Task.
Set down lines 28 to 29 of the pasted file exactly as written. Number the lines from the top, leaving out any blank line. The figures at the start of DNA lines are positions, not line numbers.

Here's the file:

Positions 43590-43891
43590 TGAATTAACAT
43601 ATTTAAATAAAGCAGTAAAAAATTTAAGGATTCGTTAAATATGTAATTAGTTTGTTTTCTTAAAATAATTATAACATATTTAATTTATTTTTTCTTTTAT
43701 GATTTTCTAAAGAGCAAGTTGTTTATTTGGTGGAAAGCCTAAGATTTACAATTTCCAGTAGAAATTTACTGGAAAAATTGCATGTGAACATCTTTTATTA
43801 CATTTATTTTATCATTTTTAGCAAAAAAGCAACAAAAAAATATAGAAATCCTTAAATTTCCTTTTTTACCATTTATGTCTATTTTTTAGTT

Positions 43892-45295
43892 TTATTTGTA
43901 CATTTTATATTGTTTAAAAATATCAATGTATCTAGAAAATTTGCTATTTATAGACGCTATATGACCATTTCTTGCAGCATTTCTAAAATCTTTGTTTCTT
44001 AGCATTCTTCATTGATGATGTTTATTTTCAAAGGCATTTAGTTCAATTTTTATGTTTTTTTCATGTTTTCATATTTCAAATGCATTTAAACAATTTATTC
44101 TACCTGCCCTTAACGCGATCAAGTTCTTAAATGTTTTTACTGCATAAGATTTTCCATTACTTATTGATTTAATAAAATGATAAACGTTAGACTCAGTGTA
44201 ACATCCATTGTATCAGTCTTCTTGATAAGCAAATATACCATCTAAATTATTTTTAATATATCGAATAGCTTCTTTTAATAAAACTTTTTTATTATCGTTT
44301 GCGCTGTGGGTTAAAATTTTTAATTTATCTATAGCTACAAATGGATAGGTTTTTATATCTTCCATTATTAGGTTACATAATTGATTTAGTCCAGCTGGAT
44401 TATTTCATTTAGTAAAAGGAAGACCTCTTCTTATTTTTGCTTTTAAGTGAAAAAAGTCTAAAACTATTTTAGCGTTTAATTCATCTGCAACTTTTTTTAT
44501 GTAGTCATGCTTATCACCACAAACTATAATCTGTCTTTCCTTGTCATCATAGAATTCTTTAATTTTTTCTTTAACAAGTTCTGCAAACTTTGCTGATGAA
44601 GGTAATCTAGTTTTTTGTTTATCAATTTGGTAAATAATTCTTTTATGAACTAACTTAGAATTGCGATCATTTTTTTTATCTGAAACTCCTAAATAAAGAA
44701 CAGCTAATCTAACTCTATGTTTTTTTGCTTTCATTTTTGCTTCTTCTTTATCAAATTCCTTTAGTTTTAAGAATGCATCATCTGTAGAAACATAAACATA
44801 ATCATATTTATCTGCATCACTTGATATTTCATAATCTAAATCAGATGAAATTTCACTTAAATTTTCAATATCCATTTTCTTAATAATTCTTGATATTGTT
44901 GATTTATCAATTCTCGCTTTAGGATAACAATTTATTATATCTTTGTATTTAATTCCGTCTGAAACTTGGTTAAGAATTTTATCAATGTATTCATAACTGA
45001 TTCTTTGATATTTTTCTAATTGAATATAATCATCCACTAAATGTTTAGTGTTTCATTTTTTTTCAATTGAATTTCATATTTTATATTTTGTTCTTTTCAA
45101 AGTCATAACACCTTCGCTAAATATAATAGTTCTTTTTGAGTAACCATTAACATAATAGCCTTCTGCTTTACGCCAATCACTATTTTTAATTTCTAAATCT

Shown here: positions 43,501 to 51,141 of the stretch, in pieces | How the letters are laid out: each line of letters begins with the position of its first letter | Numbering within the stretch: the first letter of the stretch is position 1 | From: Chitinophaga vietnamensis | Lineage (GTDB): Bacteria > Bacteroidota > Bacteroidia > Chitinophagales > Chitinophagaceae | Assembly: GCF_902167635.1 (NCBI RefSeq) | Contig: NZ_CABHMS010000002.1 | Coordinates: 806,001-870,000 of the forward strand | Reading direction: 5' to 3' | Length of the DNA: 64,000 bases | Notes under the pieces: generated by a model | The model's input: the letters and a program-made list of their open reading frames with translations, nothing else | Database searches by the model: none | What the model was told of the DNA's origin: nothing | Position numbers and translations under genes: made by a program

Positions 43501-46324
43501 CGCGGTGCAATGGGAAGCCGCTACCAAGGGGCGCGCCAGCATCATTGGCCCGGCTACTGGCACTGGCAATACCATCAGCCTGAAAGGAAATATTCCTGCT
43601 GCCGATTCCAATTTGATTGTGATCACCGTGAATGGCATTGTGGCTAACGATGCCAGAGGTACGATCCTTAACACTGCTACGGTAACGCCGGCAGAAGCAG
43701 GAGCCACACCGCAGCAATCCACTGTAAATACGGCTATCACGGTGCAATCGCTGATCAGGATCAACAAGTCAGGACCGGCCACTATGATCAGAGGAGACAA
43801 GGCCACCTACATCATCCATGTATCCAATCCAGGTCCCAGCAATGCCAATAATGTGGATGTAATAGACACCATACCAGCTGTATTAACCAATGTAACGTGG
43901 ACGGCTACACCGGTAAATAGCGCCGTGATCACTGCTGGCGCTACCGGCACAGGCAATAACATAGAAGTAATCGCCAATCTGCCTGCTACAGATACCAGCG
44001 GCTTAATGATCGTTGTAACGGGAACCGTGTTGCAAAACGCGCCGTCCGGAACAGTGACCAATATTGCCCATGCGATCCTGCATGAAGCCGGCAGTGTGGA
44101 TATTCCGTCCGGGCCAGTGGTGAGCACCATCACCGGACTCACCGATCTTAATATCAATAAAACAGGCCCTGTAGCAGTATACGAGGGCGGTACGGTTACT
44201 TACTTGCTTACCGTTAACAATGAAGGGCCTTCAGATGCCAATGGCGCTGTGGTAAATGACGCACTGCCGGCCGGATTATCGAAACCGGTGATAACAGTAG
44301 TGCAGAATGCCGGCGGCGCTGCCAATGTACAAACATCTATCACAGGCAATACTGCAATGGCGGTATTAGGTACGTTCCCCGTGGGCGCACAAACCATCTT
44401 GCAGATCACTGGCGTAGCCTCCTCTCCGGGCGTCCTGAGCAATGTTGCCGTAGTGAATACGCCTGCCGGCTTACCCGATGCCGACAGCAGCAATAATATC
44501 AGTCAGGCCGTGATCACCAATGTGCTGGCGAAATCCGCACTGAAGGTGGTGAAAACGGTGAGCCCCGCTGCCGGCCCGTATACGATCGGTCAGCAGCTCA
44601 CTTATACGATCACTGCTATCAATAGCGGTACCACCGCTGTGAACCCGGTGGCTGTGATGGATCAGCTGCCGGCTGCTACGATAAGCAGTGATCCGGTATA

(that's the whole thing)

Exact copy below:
44001 GCTTAATGATCGTTGTAACGGGAACCGTGTTGCAAAACGCGCCGTCCGGAACAGTGACCAATATTGCCCATGCGATCCTGCATGAAGCCGGCAGTGTGGA
44101 TATTCCGTCCGGGCCAGTGGTGAGCACCATCACCGGACTCACCGATCTTAATATCAATAAAACAGGCCCTGTAGCAGTATACGAGGGCGGTACGGTTACT